GILL: It all comes back to ministry, to trusting young people with ministry. We send an 18-year-old across the world and let him or her operate millions of dollars worth of equipment that protects our lives but don’t trust that person or train them to lead a Bible study. We just don’t trust.

I can’t put my finger on why, but we don’t pour enough and spend enough energy in training teenagers at a young age how to be leaders. Truth is, they’re already leading whether they realize it or not. They’re leaders in their youth group and in their schools, and a lot of times we don’t get them to lead in the right direction. I think we need to pour more energy into what it takes to get them to lead and to lead correctly.

tpe: How does that work in practical terms?

GILL: I tell teenagers, “You should be, if you’re 15, leading a Bible study by now.” And I always get that response of, “Wait. What are you talking about? I’m only 15.” I know they won’t be experts, but they should at least be starting to mature and doing ministry.

It doesn’t have to be a program from a church. Ministry is something young people can choose within their personal lives. Take that 17-year-old guy who’s about to graduate high school. He’s earned it. He’s the big dog on campus. He and his boys are going to run the school. For a 17- or 18-year-old guy, ninth-graders are watching the decisions he makes. They’re watching at youth group and at school. So here’s the tremendous opportunity.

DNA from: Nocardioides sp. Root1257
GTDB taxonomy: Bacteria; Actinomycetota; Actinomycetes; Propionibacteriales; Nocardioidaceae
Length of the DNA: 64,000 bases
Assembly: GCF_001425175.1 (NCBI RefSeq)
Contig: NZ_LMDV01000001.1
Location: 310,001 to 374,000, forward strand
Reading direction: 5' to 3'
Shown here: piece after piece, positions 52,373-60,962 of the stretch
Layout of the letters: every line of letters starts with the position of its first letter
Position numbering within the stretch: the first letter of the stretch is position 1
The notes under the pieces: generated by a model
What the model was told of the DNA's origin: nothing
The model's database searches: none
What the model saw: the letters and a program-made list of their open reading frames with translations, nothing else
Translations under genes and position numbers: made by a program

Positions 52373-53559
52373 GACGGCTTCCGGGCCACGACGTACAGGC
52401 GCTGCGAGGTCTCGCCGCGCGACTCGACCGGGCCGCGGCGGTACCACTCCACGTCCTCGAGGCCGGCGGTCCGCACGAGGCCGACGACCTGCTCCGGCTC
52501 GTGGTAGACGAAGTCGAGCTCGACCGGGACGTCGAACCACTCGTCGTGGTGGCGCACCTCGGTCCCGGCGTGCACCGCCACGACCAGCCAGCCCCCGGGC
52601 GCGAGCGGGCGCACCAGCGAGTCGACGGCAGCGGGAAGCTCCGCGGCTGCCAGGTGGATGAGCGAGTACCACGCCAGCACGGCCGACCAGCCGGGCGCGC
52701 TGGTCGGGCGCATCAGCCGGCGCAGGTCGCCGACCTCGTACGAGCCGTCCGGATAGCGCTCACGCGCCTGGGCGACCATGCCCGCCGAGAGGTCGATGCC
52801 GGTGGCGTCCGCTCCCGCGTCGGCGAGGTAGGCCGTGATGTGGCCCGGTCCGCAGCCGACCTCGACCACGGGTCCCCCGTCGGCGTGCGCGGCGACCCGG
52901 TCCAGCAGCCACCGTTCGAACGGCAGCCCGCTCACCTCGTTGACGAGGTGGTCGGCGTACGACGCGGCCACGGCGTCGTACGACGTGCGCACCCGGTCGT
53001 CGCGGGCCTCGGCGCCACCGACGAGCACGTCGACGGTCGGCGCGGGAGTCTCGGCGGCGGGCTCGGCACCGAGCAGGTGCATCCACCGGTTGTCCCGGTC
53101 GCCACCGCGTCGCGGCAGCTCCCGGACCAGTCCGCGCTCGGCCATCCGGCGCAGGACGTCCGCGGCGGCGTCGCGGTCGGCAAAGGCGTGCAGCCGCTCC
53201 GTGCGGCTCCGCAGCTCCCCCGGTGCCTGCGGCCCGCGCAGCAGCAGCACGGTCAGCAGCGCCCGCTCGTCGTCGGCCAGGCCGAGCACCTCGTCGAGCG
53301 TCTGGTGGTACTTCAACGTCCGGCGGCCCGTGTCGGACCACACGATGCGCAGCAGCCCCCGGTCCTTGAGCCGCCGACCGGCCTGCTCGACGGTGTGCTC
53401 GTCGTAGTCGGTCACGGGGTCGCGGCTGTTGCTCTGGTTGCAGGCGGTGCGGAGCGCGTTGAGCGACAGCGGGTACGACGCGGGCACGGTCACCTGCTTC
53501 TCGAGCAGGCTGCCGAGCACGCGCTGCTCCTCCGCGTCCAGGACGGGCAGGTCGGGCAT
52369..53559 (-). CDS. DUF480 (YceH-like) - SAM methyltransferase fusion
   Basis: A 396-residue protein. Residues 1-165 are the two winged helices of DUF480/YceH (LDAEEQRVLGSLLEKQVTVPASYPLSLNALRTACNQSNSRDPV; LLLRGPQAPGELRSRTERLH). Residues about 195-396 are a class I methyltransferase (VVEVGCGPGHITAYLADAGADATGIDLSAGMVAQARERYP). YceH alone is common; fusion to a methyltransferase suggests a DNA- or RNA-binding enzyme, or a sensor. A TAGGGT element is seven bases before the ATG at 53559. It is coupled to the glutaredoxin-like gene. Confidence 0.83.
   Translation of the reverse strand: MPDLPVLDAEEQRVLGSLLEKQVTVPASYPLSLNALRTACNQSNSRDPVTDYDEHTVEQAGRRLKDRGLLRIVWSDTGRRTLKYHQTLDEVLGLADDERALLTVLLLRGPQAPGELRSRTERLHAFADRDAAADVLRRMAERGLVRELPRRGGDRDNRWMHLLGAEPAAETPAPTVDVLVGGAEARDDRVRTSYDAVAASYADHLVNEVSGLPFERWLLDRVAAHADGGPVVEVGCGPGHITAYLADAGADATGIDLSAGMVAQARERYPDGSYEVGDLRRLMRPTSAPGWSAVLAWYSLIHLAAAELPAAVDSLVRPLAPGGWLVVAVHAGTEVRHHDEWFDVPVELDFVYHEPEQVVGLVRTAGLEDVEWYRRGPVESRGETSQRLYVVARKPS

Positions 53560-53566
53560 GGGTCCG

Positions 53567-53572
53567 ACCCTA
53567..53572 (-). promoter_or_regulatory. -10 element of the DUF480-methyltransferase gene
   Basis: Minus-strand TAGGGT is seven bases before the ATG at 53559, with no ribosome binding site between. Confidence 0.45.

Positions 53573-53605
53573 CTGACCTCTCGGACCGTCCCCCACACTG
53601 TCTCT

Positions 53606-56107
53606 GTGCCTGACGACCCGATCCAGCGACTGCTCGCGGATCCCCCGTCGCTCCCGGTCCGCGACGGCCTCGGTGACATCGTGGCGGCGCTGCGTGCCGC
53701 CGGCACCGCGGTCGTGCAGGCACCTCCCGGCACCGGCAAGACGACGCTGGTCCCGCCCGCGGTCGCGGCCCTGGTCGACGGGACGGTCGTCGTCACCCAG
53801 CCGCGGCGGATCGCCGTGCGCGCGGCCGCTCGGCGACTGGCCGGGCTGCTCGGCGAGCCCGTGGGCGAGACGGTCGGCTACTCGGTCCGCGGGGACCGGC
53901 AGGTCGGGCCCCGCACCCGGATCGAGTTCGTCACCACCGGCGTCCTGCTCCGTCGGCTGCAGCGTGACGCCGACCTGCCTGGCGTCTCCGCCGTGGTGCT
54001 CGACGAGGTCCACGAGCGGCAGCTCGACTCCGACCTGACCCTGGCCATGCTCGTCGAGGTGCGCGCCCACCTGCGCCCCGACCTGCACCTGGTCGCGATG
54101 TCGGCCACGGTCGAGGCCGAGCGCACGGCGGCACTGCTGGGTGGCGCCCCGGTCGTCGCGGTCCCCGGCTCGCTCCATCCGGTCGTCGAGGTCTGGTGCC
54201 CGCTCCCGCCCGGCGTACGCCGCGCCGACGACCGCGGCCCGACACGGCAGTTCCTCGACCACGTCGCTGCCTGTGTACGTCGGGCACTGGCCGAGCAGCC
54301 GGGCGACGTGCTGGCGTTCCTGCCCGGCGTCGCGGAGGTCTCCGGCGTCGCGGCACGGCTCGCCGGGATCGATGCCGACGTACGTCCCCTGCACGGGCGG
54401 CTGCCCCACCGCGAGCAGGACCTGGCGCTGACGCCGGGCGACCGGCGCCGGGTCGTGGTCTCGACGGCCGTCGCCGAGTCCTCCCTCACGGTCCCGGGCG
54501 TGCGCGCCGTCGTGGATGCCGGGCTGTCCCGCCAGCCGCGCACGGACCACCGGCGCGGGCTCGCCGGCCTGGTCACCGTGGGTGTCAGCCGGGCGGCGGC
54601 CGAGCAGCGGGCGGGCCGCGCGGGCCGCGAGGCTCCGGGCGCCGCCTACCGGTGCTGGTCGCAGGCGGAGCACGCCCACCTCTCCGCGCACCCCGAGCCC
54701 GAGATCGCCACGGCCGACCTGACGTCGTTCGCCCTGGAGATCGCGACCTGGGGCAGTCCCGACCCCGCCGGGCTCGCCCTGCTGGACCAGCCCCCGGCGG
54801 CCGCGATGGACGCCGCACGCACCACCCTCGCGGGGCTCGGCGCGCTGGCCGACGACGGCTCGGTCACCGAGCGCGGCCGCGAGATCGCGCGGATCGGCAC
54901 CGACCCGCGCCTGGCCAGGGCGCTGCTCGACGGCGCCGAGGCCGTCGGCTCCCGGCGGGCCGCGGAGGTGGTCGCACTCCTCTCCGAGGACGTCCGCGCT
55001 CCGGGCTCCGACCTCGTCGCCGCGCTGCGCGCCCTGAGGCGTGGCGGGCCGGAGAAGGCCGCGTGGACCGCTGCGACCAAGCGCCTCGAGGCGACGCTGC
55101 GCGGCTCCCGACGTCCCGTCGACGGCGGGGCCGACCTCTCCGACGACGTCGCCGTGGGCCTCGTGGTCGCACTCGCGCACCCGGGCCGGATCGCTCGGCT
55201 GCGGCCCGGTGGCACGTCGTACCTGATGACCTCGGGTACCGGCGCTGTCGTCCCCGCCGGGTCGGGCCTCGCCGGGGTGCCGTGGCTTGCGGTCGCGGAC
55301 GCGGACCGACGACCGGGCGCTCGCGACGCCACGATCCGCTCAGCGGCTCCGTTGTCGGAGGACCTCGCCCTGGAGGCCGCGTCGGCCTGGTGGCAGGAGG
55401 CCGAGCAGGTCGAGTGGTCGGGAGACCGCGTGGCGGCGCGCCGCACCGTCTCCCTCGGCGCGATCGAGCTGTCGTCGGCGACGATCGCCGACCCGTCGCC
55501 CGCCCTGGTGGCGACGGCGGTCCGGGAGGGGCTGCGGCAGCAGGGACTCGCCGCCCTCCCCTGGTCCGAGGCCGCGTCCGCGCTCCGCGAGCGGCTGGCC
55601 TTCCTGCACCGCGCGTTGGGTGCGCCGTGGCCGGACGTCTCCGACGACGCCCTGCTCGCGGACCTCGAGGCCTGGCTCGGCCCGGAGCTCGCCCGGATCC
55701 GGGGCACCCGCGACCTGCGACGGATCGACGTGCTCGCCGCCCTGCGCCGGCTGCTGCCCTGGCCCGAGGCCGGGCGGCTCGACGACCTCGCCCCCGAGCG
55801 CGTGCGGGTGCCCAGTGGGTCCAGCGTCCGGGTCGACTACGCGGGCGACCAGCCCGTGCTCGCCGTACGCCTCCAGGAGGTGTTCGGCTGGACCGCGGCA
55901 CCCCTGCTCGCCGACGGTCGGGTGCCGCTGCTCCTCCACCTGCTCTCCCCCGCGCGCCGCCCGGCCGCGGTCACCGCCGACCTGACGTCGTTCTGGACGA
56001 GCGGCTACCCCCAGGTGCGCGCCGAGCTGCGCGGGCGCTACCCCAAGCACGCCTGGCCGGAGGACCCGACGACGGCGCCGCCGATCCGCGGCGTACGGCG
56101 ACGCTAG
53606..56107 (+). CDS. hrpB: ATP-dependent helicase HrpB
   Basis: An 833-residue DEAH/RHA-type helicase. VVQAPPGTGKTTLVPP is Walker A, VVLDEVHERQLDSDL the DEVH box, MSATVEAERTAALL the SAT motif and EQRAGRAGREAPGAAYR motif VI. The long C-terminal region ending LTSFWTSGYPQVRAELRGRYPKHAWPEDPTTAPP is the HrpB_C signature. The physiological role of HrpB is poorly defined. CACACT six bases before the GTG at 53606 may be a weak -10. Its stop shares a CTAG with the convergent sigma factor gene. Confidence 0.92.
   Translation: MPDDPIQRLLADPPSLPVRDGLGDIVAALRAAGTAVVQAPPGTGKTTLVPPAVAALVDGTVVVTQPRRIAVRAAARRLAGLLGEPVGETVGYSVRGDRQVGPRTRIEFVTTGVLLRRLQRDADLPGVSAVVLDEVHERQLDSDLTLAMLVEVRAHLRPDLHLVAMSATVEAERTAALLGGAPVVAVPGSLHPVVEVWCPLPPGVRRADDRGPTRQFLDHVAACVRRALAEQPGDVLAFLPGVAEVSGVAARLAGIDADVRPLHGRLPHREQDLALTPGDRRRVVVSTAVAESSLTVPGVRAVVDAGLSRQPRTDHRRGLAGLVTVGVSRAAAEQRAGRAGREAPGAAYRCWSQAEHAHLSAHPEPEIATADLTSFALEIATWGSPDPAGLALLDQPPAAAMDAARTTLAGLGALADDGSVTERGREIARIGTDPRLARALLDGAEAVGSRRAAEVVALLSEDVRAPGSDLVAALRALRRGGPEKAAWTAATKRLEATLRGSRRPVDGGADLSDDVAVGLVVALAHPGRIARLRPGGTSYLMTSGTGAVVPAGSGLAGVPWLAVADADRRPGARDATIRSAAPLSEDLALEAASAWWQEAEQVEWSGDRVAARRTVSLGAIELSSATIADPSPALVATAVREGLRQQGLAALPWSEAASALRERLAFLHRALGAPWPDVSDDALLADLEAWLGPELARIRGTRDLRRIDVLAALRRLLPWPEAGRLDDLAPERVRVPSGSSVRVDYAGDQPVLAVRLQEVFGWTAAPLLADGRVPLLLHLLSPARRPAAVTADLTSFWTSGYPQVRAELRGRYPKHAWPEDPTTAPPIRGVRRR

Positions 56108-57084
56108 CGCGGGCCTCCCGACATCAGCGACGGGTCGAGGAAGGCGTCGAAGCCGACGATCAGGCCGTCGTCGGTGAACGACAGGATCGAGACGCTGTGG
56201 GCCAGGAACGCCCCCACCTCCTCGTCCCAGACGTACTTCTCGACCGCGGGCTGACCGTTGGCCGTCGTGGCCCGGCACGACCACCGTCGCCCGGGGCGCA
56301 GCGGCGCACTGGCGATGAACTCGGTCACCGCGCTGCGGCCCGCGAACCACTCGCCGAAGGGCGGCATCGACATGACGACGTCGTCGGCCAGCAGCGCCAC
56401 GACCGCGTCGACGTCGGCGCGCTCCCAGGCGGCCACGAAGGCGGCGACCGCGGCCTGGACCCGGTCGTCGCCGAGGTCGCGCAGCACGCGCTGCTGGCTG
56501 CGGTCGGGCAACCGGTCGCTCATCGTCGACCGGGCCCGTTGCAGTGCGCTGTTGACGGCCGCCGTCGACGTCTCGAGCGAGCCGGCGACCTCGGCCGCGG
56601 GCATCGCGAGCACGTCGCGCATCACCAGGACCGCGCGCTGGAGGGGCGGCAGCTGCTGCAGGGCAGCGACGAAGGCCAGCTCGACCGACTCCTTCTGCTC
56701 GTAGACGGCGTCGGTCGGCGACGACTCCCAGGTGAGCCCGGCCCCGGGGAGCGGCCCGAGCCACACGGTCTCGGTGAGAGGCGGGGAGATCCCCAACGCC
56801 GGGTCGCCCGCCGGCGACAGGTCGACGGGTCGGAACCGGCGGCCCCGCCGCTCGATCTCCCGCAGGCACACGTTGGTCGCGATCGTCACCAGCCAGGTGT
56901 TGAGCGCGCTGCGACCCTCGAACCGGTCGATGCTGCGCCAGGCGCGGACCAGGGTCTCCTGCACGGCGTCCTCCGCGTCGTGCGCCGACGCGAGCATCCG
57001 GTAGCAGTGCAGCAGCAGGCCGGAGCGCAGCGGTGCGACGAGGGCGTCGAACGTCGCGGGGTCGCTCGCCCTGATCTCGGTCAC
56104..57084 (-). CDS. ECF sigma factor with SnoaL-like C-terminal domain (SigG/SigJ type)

Instead of just being the macho guy who’s initiating the freshmen and picking on whoever, why not take the opportunity to find that one guy who’s in ninth grade and can’t figure out how to get his locker open or how to get to class. The guy who you don’t realize his parents just divorced and his life is falling apart. Why don’t you go find that guy and take care of him like a brother? It may not be the coolest thing. But why not meet with that guy once or twice a week and see what kind of difference you make in his life?

You start a cycle. That 12th-grader pours into that ninth-grader. That ninth-grader finds a seventh-grader he can pour into. The seventh-grader isn’t off the hook. He can find someone in fifth grade and help that person along. The fifth-grader can say, “I may not know a whole lot about life, but I can go and help my Bible study leader or someone at church do a ministry job even if it’s as small as setting up chairs.”

You start cycles. Then you start to see long-term change. But right now, there aren’t enough cycles in place.

tpe: Who are the mentors in your life?

GILL: I have a guy in my life right now I meet with every Tuesday morning when I’m not traveling. We actually meet in two different roles. On Tuesday morning we meet with a small group of three or four. Randy kind of leads that. He also meets with me once a month or so one on one.